County officials discuss COVID-19 before stay-at-home order goes into place

Posted at 11:15 AM, Mar 23, 2020
and last updated 2020-03-23 11:18:33-04

Editor’s note: With our coronavirus coverage, our goal is not to alarm you but to equip you with the information you need. We will try to keep things in context and focus on helping you make decisions. See a list of resources and frequently asked questions at the end of this story.

As Ohio residents prepare to stay at home for the coming days during the COVID-19 pandemic, Hamilton County officials clarified what "stay at home" means for the people in the county.

"The intent is for people to stay home," Interim Health Commissioner Greg Kesterman said Monday morning. "Is it O.K. to play outside? Absolutely. It is very healthy to hike, to run, ride a bike. All those activities are O.K., but we should do them with our family that we are spending our time with at home."

Kesterman also said that even though there is an except made for weddings and funerals, these are still gatherings and create an "opportunity" for the virus to spread.

"Right now, we should make those tough sacrifices so we can protect our community," Kesterman said.

You can read the full stay-at-home order here.

Officials also said the first shipment of personal protective equipment (PPE) will be arriving in the next day or two. Kesterman said the hope is that with this shipment, hospital workers will be prepared handle the virus at its peak in the county.

In addition to getting more PPEs and using more resources, Hamilton County Commissioner Denise Driehaus said county officials are discussing using empty living spaces, like hotel rooms and dorm rooms, in place of hospital rooms in case the number of those hopsitalized with COVID-19 surpasses the number of hospital rooms and beds available.

"All of these things have been discussed internally," Driehaus said. "The right people are talking to the right people, and so I am confident that they are doing the work to make sure that we are prepared once we have that kind of need."

Find more coronavirus/COVID-19 hotlines and resources below:

Department of Health COVID-19 hotline: 833-4-ASK-ODH
See ODH’s COVID-19 resources here.

State COVID-19 hotline: 1-800-722-5725
See the Cabinet for Health and Family Services coronavirus resource site here.

SDH Epidemiology Resource Center: (317) 233-7125 or (317) 233-1325 after hours, or e-mail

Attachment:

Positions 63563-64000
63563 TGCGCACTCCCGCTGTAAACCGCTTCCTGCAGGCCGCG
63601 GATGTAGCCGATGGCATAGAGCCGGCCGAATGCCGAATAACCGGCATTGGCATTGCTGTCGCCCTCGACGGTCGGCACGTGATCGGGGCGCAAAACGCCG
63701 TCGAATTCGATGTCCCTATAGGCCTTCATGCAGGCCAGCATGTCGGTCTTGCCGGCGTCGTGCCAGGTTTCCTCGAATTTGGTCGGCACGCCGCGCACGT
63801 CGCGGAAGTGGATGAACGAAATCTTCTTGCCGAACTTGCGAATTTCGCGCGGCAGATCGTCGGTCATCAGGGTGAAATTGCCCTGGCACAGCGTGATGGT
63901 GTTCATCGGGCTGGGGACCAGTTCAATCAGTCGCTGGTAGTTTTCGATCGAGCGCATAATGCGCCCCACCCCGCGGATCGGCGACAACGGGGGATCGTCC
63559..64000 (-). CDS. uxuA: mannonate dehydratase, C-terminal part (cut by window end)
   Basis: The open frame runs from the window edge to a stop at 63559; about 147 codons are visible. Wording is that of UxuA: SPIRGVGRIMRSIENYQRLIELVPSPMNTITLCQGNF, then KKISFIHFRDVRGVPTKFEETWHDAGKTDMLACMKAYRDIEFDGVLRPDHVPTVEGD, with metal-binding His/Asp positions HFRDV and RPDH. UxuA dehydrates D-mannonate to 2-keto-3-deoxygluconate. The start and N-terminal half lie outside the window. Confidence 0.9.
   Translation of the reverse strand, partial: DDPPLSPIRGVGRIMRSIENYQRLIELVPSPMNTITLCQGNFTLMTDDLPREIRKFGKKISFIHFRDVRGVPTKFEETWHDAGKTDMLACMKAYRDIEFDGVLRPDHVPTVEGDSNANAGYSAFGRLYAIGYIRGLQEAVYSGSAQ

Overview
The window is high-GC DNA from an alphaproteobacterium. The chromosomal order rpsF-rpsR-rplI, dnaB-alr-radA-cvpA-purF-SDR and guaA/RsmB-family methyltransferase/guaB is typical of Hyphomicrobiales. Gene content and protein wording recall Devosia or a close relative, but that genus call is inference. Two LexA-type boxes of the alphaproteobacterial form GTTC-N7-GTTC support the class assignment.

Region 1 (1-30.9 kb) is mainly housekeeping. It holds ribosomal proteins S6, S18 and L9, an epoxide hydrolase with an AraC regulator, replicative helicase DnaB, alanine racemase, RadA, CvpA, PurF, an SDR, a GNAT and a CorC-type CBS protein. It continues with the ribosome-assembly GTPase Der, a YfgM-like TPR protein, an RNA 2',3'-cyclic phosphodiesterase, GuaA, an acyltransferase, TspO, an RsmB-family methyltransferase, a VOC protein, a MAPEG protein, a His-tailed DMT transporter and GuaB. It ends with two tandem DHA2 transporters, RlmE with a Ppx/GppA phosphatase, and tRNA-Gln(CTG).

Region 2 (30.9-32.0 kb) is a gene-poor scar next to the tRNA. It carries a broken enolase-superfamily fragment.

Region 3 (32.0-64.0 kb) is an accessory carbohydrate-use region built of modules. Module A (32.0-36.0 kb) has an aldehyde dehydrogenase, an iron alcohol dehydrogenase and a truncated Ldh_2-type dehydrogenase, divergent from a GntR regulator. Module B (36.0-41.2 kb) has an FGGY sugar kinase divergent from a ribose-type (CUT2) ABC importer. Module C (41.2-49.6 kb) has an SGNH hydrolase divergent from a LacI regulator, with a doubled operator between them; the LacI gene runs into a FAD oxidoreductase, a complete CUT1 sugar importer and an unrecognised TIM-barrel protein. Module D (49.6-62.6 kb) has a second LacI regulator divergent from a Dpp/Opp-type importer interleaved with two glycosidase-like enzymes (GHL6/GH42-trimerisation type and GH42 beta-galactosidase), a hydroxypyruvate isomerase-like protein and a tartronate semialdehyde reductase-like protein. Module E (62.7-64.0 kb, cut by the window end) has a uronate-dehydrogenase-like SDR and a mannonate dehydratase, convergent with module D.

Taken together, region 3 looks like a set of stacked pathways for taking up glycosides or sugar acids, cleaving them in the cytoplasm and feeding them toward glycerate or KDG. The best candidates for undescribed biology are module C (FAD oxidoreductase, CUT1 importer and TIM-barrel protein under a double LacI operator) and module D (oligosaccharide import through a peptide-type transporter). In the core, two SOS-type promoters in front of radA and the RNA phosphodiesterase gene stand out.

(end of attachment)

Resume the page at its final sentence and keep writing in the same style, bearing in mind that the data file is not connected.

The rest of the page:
See more information for coronavirus in Indiana here.

What is coronavirus, COVID-19?

According to the World Health Organization, coronaviruses are "a large family of viruses that cause illness ranging from the common cold to more severe diseases such as Middle East Respiratory Syndrome (MERS-CoV) and Severe Acute Respiratory Syndrome (SARS-CoV).

A novel coronavirus, such as COVID-19, is a new strain that has not been previously identified in humans.

COVID-19 was first identified in December 2019 in Wuhan City, Hubei Province, China and has now been detected in 37 locations across the globe, including in the U.S., according to the CDC.

The CDC reports the initial patients in China have some link to a large seafood and live animal market, indicative of animal-to-person spread. A growing number of patients, however, did not report exposure to animal markets, indicating the disease is spreading person-to-person.

What are the symptoms? How does it spread?

Confirmed cases of COVID-19 have ranged from mild symptoms to severe illness and death, according to the CDC. Symptoms can include fever, cough, shortness of breath.

The CDC said symptoms could appear in as few as two days or as long as 14 days after exposure. It is similar to the incubation period for MERS.

Spread of the virus is thought to be mainly from person-to-person. Spread is between people who are in close contact with one another (within about six feet). Spread occurs via respiratory droplets produced when an infected person coughs or sneezes. The droplets can land in the mouths or noses of people who are nearby or possibly be inhaled into the lungs.

According to the CDC, it could be possible for a person to get COVID-19 by touching a surface or object that has the virus on it and then touching their own mouth, nose or possibly their eyes. This is not thought to be the main way the virus spreads, the CDC said.

The disease is most contagious when people are the sickest and showing the most symptoms.